# 2 versions of the koyck distributed lag

In econometrics, ( this material is in a lot of the literature but, IMHO, can most clearly be found in Harvey's text, "econometric analysis of time series"), there are generally two versions of a specific lagged dependent variable which is usually termed the koyck distributed lag. ( It's a very special case of a distributed lag ).

I write down version 1 and version 2 below.

Version 1 is shown below.

1): $$y_t = \rho \times y_{t-1} + \beta \times x_t + \epsilon_t$$

where $$\epsilon_t = (v_t - \rho v_{t-1}) \sim N(0, \sigma^2)$$.

There is also version 2 which is

2): $$y_t = \rho \times y_{t-1} + \beta \times x_t + \epsilon_t$$

where $$\epsilon_t \sim N(0, \sigma^2)$$.

So, in version 1, the error term is such that $$v_t$$ is AR(1) and in version 2), the error term is pure noise.

My question is the following: Is there a way to write to a version where the error term is MA(1) ? I initially figured there must be some kind of symmetry because we have the pure noise case and the AR(1) case so I figured there must be a version with an MA(1) error term. But now I'm not so sure and actually don't think do. Thanks for any insights.

EDIT BASED ON GOOD QUESTION IN COMMENT:

Hi: $$\frac{\epsilon_t}{(1 - \rho L)} = v_t$$ where $$L$$ is the lag operator.

Therefore, $$v_{t}$$ can be thought of as an exponentially smoothed average of the past white noise error terms $$\epsilon_{i}$$.

Now, version 1) of the model can be re-written in the following way:

$$y_t = \rho \times y_{t-1} + \beta \times x_t + (1-\rho L) v_{t}$$

which can be re-written as

$$y_{t}(1 - \rho L) = \beta \times x_t + (1 - \rho L) v_{t}$$

Then, dividing the whole the equation by $$(1 - \rho L)$$ results in what I call the long form of version 1 of the model:

$$y_{t} = \beta \times \sum_{i=0}^{\infty} \rho^{i} x_{t-i} + v_{t}$$

So, the model implies that response is $$\beta$$ times an exponentially smoothed average of the past $$x_{i}$$ plus v_{t}. But, we can re-write the last term which results in

$$y_{t} = \beta \times \sum_{i=0}^{\infty} \rho^{i} \times x_{t-i} + \sum_{i=0}^\infty \rho^{i} \epsilon_{t-i}$$

So, in version 1), the response can be thought of as an exponentially smoothed version of the past $$x_{t}$$ plus the exponentially smoothed version of the past error terms, namely the $$\epsilon_{i}$$.

I won't write it out, but, in the long form of version 2, the error term is not an exponentially smoothed average of the past $$\epsilon_{i}$$. The past error terms are not involved and the error term is just $$\epsilon_{t}$$.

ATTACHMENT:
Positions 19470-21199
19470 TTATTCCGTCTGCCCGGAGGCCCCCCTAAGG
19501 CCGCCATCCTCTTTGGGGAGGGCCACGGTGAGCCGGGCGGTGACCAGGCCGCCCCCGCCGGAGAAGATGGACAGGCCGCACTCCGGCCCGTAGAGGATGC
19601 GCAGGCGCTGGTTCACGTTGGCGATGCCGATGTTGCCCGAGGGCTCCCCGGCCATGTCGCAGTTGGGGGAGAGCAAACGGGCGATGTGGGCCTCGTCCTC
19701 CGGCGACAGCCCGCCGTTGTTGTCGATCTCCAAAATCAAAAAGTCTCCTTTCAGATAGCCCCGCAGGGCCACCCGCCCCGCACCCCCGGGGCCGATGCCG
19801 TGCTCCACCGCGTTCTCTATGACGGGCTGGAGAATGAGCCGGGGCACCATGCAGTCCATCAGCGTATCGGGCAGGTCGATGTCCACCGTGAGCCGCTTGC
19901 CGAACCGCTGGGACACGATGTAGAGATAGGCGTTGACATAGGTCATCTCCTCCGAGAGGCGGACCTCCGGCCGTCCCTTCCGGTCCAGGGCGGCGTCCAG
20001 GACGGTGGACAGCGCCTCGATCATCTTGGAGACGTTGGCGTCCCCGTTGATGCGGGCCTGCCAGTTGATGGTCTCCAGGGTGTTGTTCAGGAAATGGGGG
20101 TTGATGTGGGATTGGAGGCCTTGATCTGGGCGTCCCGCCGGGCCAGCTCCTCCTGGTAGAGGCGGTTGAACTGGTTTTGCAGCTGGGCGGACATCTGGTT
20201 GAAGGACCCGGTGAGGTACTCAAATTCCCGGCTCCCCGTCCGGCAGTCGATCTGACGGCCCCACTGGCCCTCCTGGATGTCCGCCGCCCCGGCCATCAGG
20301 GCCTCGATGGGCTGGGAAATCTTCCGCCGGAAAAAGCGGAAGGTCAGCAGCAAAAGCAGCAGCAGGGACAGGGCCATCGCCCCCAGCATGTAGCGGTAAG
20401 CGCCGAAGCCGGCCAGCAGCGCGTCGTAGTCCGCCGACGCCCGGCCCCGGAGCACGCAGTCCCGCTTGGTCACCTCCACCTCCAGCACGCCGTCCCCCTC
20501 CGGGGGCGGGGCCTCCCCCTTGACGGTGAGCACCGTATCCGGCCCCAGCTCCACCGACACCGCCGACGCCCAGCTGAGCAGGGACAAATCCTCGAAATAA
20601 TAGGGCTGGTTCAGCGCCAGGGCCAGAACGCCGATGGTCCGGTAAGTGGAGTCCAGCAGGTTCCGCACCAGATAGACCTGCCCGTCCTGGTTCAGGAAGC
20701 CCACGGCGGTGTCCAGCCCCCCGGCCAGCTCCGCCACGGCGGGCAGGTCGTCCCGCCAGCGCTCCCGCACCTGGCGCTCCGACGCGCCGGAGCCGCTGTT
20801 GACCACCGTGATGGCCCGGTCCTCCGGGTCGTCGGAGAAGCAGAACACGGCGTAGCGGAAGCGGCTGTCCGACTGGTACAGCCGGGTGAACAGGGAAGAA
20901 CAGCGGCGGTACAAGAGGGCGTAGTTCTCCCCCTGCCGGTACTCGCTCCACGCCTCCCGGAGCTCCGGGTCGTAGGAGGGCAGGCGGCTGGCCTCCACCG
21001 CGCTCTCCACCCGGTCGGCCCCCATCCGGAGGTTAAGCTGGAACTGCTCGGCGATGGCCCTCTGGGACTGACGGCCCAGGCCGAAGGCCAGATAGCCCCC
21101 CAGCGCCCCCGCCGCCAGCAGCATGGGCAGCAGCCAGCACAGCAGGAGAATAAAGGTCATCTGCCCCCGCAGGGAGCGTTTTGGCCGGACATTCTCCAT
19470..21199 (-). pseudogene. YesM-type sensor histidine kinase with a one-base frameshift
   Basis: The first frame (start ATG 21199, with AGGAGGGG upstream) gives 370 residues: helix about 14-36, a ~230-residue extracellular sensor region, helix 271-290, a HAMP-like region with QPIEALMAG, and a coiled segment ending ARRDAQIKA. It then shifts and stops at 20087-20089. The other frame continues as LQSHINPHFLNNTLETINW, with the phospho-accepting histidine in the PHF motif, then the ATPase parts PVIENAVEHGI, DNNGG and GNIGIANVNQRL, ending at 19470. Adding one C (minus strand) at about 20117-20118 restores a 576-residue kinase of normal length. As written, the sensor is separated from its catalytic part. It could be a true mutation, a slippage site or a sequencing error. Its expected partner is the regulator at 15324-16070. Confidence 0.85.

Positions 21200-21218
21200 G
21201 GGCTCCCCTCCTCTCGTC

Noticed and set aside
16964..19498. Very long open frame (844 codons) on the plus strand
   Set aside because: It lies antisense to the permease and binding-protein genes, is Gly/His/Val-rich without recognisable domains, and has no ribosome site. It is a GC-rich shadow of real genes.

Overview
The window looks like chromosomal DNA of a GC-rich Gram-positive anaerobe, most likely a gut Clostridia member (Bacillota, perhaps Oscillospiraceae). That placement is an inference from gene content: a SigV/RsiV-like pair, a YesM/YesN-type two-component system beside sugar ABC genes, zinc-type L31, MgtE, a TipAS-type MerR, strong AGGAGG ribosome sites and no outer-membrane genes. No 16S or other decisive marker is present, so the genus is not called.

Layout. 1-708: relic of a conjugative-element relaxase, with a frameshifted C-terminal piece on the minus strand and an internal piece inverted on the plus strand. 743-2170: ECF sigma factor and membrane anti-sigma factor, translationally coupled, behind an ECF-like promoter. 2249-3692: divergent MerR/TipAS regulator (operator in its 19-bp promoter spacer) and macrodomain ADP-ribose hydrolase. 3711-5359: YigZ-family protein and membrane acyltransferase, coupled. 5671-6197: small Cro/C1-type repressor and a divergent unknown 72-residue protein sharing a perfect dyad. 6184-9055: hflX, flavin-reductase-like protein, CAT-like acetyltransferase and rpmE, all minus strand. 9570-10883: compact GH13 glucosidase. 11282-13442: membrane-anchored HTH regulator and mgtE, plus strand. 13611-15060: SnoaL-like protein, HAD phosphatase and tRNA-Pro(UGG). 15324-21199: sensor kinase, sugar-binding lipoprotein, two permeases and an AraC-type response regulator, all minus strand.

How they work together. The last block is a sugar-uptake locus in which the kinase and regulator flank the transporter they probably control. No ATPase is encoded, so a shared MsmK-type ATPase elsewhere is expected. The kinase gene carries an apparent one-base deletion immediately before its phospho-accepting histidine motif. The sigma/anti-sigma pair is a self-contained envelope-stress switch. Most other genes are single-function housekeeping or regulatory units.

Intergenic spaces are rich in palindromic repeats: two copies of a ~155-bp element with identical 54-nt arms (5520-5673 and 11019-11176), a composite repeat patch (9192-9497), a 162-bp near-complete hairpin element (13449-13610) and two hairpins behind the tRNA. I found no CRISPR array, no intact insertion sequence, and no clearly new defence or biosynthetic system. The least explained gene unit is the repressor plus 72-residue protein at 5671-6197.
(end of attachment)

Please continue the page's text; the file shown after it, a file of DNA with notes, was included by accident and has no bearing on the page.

Thanks for good question.

SECOND EDIT BASED ON GOOD QUESTION IN COMMENT:

When your question made me write it out in the long form, it hit me that an MA(1) structure could just be:

$$y_{t} = \beta \times \sum_{i=0}^{\infty} \rho^{i} \times x_{t-i} + \epsilon_t + \rho \epsilon_{t-1}$$

This would be an MA(1) error term for the koyck distributed lag. I don't think it simplifies in any way by writing it in the short form but it's still a nice way of thinking of a third possibility. In one case, the error term lasts on period. in another case, the error term is is an exp smoothed average of past errors and in the last case, the error is linear combination of the last two errors. Clearly your question totally led to this and I think what you're saying in your comment is the same as here, so thanks much for insight.

• Where does $v_t$ come from? – caverac Dec 2 '18 at 10:12
• @caverac: I added some explanation at at the bottom. Thanks for good question. – mark leeds Dec 2 '18 at 19:20
• Thanks for the update. So what you are looking for is something of the form $\epsilon_t = \eta_{t} + \theta \eta_{t-1}$, where $\eta_t \sim N(0, s^2)$, is that correct? – caverac Dec 2 '18 at 22:35
• @caverac: I added another update but I'm pretty certain that we're on the same page as far as what you said in your latest comment. funny how that worked out in terms of your question giving me the answer. thanks a lot.. – mark leeds Dec 2 '18 at 23:45
• I don't think I did much ... but am happy you solved your question – caverac Dec 2 '18 at 23:47

$$y_{t} = \beta \times \sum_{i=0}^{\infty} \rho^{i} x_{t-i} + \epsilon_t + \rho \times \epsilon_{t-1}$$